“The Bank of Israel is monitoring developments in the shekel exchange rate in the light of the basic conditions of the Israeli economy, and these conditions clearly point to a strengthening of the shekel. It is therefore only natural that the Bank of Israel should allow the shekel to continue to strengthen to some degree, as the basic conditions require,” Bank Leumi foreign exchange and derivatives strategist Kobi Levi writes in a market review.

Levi writes that central bank intervention is likely to curtail the strength of the shekel’s appreciation and to control it, but not totally to block these forces or to support a result different from the one that the basic forces dictate. “In our view, the Bank of Israel will therefore reduce its intervention in the markets, so that towards the end of the year its involvement in the foreign exchange market will be relatively small, in comparison with what we saw in the first half of 2021, and will be more similar to the extent of foreign exchange purchases that characterized the Bank of Israel’s policy before the coronavirus pandemic.”

In such an environment, the shekel can be expected to strengthen fairly rapidly against the US dollar and the basket of currencies, and the chances of an interest rate rise in the coming years, which were low to start with, are falling. “In our view, the average exchange rate of the shekel against the US dollar up to the end of 2022 will be in the range of NIS 3.15-3.25/$. A significant risk factor that could upset the trend for a short period and weaken the shekel is a substantial global sell-off in the equities market, particularly in the US. With current high levels of dollar liquidity, however, the chances of a double-digit percentage drop that would trigger such a response are lower than in the past.”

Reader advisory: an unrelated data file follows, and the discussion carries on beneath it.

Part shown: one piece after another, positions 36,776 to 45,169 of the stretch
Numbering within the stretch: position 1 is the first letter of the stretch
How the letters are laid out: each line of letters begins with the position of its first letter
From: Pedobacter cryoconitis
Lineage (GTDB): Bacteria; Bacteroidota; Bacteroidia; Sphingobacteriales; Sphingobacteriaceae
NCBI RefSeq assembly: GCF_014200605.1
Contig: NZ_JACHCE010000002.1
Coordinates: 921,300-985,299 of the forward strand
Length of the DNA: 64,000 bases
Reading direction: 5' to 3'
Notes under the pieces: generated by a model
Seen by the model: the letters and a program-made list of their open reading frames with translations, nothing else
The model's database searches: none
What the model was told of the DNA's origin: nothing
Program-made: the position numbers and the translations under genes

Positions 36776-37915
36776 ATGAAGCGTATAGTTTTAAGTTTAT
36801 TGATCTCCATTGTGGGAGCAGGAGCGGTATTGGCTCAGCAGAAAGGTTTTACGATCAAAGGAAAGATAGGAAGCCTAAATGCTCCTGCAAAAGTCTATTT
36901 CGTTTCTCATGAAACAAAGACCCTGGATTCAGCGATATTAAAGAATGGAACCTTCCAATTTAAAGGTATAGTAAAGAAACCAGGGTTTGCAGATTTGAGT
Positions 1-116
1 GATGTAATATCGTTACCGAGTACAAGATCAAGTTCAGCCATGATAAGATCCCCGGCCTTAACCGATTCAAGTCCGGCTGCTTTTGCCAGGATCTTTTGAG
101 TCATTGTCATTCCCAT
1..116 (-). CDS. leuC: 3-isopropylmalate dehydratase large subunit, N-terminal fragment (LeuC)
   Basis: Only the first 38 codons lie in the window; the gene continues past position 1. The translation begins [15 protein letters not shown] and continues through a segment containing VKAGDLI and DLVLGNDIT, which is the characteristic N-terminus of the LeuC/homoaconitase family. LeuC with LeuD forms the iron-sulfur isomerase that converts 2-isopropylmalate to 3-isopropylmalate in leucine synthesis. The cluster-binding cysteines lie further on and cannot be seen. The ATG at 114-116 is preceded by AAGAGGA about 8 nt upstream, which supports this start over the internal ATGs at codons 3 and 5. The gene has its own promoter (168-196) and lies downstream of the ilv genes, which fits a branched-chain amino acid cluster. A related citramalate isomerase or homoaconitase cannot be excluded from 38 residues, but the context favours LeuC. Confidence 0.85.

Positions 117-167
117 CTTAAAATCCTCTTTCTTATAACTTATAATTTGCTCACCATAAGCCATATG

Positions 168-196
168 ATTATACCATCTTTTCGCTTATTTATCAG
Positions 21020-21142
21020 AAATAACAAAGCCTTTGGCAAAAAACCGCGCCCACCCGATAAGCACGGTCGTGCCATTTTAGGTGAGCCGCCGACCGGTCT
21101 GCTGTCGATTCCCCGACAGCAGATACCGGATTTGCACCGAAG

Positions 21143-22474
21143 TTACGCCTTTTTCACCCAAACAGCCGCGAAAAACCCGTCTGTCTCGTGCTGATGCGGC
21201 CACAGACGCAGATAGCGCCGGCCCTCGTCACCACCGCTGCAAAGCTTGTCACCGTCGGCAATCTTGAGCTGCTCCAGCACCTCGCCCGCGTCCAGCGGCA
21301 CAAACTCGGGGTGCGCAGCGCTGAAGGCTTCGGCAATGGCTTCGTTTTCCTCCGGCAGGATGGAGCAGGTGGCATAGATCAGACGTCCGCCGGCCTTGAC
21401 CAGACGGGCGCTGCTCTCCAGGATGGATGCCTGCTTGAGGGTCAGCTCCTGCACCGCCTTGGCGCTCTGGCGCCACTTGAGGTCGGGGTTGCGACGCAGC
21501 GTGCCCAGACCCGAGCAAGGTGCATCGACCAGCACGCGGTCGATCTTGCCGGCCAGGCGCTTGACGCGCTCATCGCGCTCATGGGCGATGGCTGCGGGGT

Levi further writes: “From a macro-economic point of view, the shekel is strengthening because of basic forces supporting that, among other things a surplus on the current balance of payments and an unprecedented influx of foreign investment in Israel, both direct investment and via the stock market. According to the estimate released by the Bank of Israel yesterday, in the course of the second quarter, financial institutions (pension funds, provident funds, and insurance companies) made net sales of foreign currency amounting to $11.1 billion, and foreign residents sold foreign exchange against the shekel amounting to $5.8 billion. On the other hand, the business sector reverted to net purchases of foreign exchange, to the tune of $3.5 billion, after net sales in the previous quarter. These figures demonstrate that supply of foreign currency in Israel is substantially higher than demand, and in such an environment, a strengthening of the shekel is a clear outcome.”

Published by Globes, Israel business news – en.globes.co.il – on September 14, 2021

© Copyright of Globes Publisher Itonut (1983) Ltd. 2021

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